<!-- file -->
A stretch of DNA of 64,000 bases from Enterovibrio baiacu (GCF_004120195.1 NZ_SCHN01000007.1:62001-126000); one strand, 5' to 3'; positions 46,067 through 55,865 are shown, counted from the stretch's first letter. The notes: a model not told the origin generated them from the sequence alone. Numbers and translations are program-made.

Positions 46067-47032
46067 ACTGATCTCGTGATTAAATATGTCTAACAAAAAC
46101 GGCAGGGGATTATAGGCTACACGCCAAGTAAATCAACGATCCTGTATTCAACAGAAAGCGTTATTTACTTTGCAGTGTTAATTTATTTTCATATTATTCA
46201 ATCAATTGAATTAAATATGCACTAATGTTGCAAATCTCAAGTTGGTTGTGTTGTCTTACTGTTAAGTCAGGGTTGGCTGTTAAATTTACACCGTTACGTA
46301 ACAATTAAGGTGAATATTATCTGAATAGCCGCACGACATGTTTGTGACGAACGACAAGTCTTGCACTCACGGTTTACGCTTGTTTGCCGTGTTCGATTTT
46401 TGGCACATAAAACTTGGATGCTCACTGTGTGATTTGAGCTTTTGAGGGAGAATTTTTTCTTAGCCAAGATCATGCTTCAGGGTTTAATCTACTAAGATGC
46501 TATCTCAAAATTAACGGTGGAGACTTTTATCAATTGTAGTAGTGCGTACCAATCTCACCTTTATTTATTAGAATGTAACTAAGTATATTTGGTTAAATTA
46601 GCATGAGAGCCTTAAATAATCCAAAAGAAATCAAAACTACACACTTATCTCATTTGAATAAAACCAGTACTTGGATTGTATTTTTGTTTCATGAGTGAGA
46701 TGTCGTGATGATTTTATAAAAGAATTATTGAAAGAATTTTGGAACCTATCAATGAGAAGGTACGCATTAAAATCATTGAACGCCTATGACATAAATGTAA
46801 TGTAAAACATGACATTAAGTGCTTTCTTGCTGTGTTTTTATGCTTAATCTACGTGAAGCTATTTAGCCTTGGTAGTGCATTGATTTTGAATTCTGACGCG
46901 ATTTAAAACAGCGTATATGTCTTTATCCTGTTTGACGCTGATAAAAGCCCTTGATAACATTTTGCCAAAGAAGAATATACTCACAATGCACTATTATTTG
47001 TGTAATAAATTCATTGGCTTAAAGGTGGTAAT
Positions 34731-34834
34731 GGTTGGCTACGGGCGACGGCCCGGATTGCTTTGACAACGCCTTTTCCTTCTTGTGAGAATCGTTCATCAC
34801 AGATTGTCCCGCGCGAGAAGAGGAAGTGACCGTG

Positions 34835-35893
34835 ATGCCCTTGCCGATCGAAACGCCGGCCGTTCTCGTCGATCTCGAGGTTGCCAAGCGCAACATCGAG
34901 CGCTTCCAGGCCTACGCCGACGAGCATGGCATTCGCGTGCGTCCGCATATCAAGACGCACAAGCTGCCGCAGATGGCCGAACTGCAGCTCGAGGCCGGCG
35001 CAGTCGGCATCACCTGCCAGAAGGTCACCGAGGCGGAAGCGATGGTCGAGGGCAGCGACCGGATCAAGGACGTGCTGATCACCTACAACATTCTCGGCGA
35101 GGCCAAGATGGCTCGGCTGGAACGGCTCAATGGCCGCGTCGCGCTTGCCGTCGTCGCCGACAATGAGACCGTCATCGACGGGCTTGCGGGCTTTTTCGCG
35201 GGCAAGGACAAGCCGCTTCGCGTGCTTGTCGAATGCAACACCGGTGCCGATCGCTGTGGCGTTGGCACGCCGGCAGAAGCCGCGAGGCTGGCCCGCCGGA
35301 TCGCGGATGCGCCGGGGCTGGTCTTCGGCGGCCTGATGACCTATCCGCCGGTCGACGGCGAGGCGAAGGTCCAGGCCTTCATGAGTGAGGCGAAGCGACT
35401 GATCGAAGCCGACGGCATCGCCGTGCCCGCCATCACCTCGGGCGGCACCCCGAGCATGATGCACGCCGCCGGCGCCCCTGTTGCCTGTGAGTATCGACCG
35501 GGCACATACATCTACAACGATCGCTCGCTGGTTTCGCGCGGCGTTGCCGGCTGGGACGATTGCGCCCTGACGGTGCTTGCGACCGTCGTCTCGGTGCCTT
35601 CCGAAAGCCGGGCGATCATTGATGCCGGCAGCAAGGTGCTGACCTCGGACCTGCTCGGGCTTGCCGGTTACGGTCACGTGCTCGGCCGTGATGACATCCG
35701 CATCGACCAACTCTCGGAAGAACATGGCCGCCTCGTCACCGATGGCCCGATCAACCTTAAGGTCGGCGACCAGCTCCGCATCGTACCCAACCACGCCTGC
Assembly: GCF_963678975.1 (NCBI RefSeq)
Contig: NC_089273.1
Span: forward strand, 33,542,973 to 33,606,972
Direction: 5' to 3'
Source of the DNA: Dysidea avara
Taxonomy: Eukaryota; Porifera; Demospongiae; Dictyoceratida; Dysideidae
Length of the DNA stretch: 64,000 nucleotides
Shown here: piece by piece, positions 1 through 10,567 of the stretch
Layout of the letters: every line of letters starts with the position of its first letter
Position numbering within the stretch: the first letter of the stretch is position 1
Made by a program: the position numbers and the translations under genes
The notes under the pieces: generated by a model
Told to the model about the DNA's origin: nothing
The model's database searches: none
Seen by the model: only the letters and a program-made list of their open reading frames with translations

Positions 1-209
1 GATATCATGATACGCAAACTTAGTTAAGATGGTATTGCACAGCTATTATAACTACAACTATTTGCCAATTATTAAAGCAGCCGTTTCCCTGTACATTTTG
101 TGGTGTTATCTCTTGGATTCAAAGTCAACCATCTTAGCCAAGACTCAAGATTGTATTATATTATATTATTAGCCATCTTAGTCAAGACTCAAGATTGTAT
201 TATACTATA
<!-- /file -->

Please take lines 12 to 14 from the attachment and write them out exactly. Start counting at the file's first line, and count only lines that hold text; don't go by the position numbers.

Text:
46901 ATTTAAAACAGCGTATATGTCTTTATCCTGTTTGACGCTGATAAAAGCCCTTGATAACATTTTGCCAAAGAAGAATATACTCACAATGCACTATTATTTG
47001 TGTAATAAATTCATTGGCTTAAAGGTGGTAAT
Positions 34731-34834